Post Number: 87
|Posted on Friday, March 30, 2007 - 6:33 pm: |
We all know that the neck is the main thing, but the top does make a difference.
There's been an extensive discussion of many of Alembic's tonewoods, but not this one. It is so strikingly beautiful that it's my first choice top for my next bass (down the road a piece). So, Mica, Val or any buckeye-owning Alembicians out there, what's the straight dope?
Post Number: 1005
|Posted on Friday, March 30, 2007 - 11:00 pm: |
It's a real light wood so it doesn't have a lot of resonance; I think it adds very little to the sound, particularly on a neck-thorugh. I wouldn't say it's got a particular timbre like coco bolo or flame maple.
I've always considered it a cosmetic choice. If you have your heart set on it, by all means, do it. You can easily shape the sound of the instrument to your liking with the rest of the woods.
Post Number: 88
|Posted on Saturday, March 31, 2007 - 12:11 pm: |
Thanks, Val. That was kind of what I guessed but it's good to hear from someone who knows. My plan is for a gussied up MK Deluxe with a central ebony neck laminate and Balance K Heart Omega body.
Post Number: 587
|Posted on Monday, April 02, 2007 - 6:07 pm: |
Same as cork?
Post Number: 609
|Posted on Tuesday, April 03, 2007 - 12:59 am: |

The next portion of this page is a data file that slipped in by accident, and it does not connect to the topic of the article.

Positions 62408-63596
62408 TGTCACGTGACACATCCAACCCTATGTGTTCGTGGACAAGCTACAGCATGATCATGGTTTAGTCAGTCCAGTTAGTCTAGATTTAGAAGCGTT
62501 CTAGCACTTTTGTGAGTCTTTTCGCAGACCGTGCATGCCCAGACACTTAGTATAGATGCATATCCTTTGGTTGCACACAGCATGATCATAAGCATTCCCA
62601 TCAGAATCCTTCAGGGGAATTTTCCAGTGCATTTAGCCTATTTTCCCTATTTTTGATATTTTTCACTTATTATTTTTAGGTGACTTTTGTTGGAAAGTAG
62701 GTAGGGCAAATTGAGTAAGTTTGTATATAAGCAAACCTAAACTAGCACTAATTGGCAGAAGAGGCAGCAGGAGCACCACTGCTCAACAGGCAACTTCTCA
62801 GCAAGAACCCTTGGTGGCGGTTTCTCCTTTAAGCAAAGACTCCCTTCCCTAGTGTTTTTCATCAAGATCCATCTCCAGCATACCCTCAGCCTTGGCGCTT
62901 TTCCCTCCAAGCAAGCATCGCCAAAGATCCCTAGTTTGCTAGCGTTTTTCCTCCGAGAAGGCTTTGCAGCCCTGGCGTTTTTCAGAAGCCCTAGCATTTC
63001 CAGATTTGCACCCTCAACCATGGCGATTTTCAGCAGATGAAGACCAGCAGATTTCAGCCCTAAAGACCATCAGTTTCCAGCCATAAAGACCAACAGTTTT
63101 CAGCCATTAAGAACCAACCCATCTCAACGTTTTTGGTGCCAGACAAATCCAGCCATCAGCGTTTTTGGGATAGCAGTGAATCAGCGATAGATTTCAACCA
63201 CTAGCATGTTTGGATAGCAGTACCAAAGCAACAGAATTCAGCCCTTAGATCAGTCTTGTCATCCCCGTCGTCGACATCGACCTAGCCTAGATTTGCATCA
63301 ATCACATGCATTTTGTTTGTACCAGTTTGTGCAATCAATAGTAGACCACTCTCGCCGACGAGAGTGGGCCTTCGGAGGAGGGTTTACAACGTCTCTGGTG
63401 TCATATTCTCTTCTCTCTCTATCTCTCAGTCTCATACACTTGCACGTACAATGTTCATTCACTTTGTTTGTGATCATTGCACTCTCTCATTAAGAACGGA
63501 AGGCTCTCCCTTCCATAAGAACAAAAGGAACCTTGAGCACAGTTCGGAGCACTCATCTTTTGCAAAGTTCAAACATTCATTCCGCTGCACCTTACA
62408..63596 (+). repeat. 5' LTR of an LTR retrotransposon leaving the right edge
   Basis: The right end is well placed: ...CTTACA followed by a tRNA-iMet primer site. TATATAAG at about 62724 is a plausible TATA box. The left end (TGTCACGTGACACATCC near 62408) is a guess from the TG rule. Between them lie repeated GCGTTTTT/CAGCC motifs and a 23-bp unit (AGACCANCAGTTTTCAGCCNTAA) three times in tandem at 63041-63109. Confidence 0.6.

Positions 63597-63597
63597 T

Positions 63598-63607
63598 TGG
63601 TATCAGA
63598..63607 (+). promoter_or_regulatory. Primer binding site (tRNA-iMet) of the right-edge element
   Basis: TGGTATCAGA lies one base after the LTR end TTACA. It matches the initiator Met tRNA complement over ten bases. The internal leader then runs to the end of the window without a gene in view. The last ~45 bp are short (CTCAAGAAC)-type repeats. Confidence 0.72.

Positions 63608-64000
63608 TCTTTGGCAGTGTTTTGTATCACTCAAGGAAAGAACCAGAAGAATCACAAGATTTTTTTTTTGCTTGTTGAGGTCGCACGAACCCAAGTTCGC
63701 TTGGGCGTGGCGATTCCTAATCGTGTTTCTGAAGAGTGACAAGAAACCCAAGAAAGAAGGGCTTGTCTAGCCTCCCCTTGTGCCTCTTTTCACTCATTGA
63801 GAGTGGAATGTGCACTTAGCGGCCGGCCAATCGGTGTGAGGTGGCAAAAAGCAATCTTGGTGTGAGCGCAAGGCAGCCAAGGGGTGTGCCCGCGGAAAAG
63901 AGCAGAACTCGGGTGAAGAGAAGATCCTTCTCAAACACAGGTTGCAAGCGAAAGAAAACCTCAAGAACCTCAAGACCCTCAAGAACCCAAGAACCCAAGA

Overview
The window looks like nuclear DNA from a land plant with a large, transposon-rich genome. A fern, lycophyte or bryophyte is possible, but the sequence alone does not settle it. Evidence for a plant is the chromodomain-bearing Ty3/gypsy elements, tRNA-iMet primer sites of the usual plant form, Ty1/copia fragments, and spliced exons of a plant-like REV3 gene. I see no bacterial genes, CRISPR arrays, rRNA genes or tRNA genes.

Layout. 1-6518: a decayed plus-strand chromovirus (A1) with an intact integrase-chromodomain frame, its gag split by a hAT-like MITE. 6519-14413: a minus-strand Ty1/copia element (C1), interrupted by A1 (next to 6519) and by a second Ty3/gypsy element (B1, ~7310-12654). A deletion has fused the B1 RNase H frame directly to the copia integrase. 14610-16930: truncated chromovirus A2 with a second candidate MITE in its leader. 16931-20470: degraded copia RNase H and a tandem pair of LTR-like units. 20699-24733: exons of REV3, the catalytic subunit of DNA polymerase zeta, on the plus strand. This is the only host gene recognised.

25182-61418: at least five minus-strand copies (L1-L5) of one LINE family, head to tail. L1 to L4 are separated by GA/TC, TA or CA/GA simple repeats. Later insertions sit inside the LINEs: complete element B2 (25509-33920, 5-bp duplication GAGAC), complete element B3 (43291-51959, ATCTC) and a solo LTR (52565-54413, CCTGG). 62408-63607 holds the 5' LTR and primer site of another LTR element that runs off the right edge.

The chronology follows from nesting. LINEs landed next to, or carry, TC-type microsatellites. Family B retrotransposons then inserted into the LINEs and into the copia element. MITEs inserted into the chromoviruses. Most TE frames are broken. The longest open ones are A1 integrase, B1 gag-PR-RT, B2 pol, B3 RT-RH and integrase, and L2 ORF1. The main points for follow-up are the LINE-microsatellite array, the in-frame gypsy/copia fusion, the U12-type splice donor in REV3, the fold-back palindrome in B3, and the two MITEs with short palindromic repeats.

It surely is very much comparable with cork. My Benavente has a Mahogany body with a Buckeye Burl top and it's a very light instrument although it doesn't look like it. No way that the top has any sonic influence, but it makes up for it in visual appeal.
Post Number: 246
|Posted on Tuesday, April 03, 2007 - 2:25 pm: |
Very pretty bass Wilfred. I especially like the P/U covers. That style always reminds me of a yawning whale.
Post Number: 4385
|Posted on Tuesday, April 03, 2007 - 3:05 pm: |
Buckeye's light weight and high shock absorbancy make it perfect for it's historic use: prosthetic limbs. Of course, this was for timber, not the burl parts, and certainly not for fungus-stained burls.
There are more voids in the burls, and the decay reduces the mass even more. By the time we're done with it, the Buckeye Burl's voids are all filled with hard polyester finish. That's a good thing! Still, it's going to absorb frequencies more than other woods, so it can't compete with tone woods like Coco Bolo or Maple.
Pretty stuff though!
Post Number: 200
|Posted on Tuesday, April 03, 2007 - 9:26 pm: |
If I was going to place a custom order (vs. my buying 'off the rack'), I would opt for 2 ebony laminates in the neck. My Buckeye Triple O with Purpleheart laminates is amazing, but lacks a little 'natural' bottom end, although the SF-2 in my rack can enhance that. Now that I think of it, it seems that Buckeye is used for mainly for the 'wings' of a neck-through bass, where the instruments tone is affected mostly by the neck wood; I have seen very few (if any) Buckeye topped set-neck basses, due to it's tonal limitations, I suppose.
BUT, with all that said, it's still the most exotically beautiful wood for a guitar top, and the never ending comments from others (especially non-musicians) are quite entertaining and even comical at times.......
Go for it...